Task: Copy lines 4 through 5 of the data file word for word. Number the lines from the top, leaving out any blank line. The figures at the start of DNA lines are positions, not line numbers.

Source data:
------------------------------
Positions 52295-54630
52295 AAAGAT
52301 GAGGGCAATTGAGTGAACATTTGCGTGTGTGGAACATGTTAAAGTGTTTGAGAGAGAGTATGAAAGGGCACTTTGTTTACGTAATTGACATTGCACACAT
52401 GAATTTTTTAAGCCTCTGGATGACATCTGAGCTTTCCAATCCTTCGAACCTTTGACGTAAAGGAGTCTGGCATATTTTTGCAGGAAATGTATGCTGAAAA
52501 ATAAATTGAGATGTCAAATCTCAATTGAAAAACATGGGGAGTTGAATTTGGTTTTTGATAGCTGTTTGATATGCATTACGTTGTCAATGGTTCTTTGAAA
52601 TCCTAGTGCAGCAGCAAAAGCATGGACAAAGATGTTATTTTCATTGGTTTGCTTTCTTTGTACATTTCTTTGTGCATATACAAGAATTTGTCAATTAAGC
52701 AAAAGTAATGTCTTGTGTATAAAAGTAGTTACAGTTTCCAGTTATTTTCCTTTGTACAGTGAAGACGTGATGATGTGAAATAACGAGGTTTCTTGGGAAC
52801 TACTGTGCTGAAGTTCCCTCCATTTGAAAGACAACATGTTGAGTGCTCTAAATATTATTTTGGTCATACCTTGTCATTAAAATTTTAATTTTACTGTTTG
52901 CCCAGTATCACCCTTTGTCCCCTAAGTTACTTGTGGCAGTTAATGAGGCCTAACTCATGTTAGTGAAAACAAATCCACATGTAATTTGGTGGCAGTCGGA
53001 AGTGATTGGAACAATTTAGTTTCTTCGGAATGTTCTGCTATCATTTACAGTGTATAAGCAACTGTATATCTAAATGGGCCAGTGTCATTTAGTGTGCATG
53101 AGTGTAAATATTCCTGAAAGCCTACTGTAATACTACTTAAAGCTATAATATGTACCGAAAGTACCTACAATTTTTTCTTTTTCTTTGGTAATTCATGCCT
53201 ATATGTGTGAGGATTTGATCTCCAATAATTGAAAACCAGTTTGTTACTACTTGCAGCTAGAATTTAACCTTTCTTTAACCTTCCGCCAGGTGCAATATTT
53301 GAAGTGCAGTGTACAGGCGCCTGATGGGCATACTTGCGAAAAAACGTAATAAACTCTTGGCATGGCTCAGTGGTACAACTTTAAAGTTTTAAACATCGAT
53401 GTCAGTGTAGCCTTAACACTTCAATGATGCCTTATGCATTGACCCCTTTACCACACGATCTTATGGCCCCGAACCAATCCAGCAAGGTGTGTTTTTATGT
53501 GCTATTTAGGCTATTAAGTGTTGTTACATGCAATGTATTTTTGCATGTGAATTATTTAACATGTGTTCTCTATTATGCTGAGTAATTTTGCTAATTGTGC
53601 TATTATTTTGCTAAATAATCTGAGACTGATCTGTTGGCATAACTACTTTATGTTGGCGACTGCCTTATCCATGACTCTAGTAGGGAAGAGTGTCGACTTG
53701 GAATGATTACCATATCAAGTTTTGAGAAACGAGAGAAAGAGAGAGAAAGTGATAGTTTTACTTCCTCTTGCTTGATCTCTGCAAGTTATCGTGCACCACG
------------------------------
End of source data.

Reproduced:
52401 GAATTTTTTAAGCCTCTGGATGACATCTGAGCTTTCCAATCCTTCGAACCTTTGACGTAAAGGAGTCTGGCATATTTTTGCAGGAAATGTATGCTGAAAA
52501 ATAAATTGAGATGTCAAATCTCAATTGAAAAACATGGGGAGTTGAATTTGGTTTTTGATAGCTGTTTGATATGCATTACGTTGTCAATGGTTCTTTGAAA